15 comments on “Morning Musume 20th Anniversary Official Book Interviews: Sato Masaki

  1. Apologies to anyone who might’ve left comments on this post, or on any other post in the last 7 hours or so. There was an issue on my webhost’s server which resulted in data loss.

    (Bye bye to the 5+ hours I spent translating the next interview for nothing. Someone please kill me.)

  2. Henkka, I’m impressed at how you translate. Your English is perfect (in fact I think it’s better than most native speakers’ English) and the articles read as if the interviews had been conducted in English. Thank you for your work!

    Oh, and Maa-chan is love. Maa-chan is life.

    • Thanks for the kind words, Anonymous. That means a lot. I’m always striving to improve — I hope by this time next year, I’ll be looking back on this translation and cringing because of how bad it is.

      • If I had not have read this post, I would not have realized you are not a native English speaker! Of course we all have room to improve, but your writing in English is very good and makes sense. I cannot speak to its accuracy, but it’s goid English.

        And English is a wacky language in general. I have a lot of respect for people who take the time to learn it and use it.

        Also, the worst uses of the English language probably come from English speakers themselves. When you look at different dialects and accents in English, sometimes it even seems like the grammar and sentence structure are different. It can be very confusing for native speakers who run into problems with other native speakers who might come from their own country.

        For example, my family comes from the Appalachia region of the United States. While I understand that particular dialect almost perfectly (it was my original accent actually, but i can’t maintain it in conversation now since I unlearned it at a young agebecause it’s seen as rather backwards and unintelligent). But outsiders have a lot of trouble understanding it.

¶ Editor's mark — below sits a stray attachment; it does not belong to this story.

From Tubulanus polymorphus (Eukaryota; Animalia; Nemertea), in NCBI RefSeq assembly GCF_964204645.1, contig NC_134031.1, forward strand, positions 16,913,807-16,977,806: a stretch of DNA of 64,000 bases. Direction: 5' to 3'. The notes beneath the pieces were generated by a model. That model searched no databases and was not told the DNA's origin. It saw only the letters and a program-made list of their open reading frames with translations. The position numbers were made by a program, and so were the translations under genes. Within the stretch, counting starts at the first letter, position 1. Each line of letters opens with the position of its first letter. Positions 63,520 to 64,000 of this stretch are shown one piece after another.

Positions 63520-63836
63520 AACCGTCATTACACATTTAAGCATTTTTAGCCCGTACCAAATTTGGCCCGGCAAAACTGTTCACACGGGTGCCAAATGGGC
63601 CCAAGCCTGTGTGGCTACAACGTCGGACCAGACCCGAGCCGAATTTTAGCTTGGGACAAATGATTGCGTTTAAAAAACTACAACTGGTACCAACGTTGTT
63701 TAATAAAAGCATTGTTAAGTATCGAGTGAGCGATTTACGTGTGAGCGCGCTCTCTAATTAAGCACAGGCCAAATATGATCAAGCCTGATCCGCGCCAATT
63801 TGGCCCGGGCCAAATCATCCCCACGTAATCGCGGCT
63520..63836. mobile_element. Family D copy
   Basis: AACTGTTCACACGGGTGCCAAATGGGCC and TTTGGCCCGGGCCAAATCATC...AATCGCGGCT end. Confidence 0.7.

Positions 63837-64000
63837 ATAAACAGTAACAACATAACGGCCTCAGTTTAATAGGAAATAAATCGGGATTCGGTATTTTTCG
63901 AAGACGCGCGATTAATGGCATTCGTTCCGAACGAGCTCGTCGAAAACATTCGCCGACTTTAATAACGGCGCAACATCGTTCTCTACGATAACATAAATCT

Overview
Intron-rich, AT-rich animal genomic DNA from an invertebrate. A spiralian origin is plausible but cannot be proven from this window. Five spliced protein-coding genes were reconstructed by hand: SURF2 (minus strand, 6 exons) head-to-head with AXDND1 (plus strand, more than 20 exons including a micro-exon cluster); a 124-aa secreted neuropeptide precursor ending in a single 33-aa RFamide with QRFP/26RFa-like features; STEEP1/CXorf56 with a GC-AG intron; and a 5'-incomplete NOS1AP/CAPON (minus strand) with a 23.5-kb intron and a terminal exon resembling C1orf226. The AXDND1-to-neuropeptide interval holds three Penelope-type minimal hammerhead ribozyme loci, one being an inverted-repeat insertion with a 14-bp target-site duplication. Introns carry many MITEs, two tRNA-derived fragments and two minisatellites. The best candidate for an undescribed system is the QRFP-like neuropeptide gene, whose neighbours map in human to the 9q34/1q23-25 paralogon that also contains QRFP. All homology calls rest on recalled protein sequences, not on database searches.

I think the difficulty is that this particular accent either continuously breaks rules of what is considered proper or makes up its own in a weird way. For example, my mamaw (common southern term for Grandma) has said to me, “You’re all growed up now.” Most English speakers would understand this to be “You’re grown-up now,” but it sounds extremely jarring to most (specifically the confusion of grown and growed).. Another variant is “You’ve done grown up,” which means the same thing; however, it probably sounds worse, and I’m not tsure how to explain why it makes sense (it does).

        Where I’ve spent a lot of my life, Pennsylvania, people will also say things along the lines of “the car needs washed,” which apparently doesn’t make sense to speakers from other regions who don’t automatically recognize the omission of “to be” (“the car needs [to be] washed.””) But to me, both make sense and sound absolutely fine.

        I’m rambling and this is off-topic, but that’s just my thoughts on English. I’m sure other languages have weird quirks and local variants too. Keep up the great work!

  3. Thank you Henkka, a great post to start the year. If you were to ask me who the #1 ranked active idol is in Japan then the answer has to be Sato Masaki. Everything about her just makes you want to look her way and never look away again. A legend in the making if not a legend already

  4. This interview is pretty much a perfect complement to the Riho one: Riho was pure professional and kept everything to herself, Maa has no filter and has confidence in her love of the members.